This is a mistake, since the nature of these external objects and pleasures are impermanent, like an illusion or dream.
All pleasures we derive from sensual objects will end in suffering. If one eats something sweet and poisonous, it definitely will be tasty and sweet to the tongue. But, it is going to damage you after its eaten.
All the worldly pleasures are quite convincing and interesting in the beginning, but in the end ignorant sentient beings expect happiness out of attachment to sensual pleasures. This is like if one has a skin disease, one scratches and rubs the skin really hard so there is a temporary relief. But this is only going to worsen the disease!! Similarly, if we go for temporary worldly pleasures, and try really hard to get them, then this will just cause more faults. The Buddhas and Bodhisattvas do not expect happiness out of worldly pleasures.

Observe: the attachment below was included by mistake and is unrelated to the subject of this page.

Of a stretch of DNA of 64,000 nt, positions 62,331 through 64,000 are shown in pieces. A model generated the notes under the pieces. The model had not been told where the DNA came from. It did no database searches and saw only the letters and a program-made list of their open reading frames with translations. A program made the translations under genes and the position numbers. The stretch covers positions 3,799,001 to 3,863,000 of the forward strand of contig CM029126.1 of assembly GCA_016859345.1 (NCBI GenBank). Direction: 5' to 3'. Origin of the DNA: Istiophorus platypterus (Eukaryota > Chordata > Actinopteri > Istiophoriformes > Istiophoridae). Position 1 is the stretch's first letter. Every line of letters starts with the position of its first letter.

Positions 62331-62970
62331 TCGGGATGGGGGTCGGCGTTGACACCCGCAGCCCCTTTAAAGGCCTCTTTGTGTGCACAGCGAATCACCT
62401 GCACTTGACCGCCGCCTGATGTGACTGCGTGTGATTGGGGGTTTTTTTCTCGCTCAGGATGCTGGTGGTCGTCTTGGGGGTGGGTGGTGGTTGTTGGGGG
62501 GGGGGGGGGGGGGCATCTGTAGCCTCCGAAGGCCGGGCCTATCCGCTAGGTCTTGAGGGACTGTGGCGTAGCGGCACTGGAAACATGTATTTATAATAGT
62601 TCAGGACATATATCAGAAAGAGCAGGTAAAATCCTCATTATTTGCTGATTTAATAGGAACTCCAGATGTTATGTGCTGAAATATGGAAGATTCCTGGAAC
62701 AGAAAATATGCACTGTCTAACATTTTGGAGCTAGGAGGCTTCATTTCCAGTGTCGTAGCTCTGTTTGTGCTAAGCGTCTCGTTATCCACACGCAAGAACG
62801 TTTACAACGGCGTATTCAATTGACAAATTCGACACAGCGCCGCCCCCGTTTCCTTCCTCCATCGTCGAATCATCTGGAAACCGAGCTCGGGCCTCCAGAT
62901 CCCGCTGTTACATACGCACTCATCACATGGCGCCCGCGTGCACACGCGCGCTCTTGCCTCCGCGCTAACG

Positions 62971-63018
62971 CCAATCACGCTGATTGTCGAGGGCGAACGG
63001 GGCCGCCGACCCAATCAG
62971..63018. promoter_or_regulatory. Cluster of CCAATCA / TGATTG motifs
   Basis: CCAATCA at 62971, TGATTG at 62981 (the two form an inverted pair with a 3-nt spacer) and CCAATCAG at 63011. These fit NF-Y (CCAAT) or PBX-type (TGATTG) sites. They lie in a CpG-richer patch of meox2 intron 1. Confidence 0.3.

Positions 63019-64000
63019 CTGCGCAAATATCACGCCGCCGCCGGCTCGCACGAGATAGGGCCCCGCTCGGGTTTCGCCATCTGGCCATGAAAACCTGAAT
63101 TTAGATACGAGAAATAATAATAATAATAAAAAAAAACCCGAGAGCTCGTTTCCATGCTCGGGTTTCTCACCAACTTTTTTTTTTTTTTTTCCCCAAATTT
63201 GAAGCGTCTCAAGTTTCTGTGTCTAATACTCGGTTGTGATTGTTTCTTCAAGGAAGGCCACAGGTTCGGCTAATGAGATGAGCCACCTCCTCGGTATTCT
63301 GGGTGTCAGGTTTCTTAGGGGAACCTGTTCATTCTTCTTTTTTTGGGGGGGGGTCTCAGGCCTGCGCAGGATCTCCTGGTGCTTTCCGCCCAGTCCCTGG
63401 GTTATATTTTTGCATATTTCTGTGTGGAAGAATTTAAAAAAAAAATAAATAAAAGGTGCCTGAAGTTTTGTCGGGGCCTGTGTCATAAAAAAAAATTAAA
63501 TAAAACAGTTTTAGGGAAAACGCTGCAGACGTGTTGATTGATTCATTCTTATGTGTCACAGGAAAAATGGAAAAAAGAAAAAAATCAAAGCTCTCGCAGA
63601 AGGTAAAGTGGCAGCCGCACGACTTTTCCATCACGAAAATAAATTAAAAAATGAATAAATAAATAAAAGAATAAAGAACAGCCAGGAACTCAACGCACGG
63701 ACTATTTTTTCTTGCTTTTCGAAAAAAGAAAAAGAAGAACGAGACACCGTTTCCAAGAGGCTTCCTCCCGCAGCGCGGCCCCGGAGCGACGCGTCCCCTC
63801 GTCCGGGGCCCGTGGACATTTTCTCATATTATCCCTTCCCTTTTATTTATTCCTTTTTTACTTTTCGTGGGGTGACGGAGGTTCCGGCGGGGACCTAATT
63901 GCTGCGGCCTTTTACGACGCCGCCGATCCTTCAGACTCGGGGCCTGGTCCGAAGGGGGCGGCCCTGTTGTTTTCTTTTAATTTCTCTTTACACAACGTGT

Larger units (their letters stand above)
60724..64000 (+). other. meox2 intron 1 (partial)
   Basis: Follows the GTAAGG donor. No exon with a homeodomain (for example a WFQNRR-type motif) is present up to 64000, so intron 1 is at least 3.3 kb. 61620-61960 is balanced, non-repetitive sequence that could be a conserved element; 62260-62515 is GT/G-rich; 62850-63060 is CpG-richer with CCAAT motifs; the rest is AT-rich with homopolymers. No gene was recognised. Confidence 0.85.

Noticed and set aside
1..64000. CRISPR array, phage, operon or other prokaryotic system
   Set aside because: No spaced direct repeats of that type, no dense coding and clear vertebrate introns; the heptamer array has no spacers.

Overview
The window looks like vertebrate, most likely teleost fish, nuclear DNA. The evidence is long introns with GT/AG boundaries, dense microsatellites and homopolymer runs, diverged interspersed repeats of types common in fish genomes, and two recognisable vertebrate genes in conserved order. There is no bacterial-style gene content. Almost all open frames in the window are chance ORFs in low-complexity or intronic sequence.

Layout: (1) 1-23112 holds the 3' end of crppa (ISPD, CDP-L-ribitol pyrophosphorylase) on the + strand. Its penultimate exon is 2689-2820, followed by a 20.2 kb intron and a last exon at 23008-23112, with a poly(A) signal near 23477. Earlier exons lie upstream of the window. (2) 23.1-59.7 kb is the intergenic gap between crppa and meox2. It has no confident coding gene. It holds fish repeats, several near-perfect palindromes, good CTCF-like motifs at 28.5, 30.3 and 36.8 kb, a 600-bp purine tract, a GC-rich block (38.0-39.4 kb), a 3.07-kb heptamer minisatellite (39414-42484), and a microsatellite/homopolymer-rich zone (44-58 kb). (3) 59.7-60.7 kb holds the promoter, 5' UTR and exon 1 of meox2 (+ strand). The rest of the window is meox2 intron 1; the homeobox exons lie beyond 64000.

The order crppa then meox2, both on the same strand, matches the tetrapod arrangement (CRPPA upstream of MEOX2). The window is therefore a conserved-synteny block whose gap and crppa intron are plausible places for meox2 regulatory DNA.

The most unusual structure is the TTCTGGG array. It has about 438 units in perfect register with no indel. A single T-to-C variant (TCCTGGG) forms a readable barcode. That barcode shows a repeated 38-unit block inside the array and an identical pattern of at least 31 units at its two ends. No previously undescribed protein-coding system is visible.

Right now, we have been born as human beings and have many pleasures and happy moments. But if one expects too much and is attached to them, we will suffer because essentially this life is not free from birth, old age, sickness and death, along with the suffering of hunger and thirst.
If we were to think about the pure realms of the Buddha, where practitioners aspire to be born into, ones dharma practice happens spontaneously. One is free from birth, old age, sickness, death and suffering there. Compared to the happiness experiences in the pure realms, worldly happiness is definitely inferior; worldly happiness has no use compared to this happiness.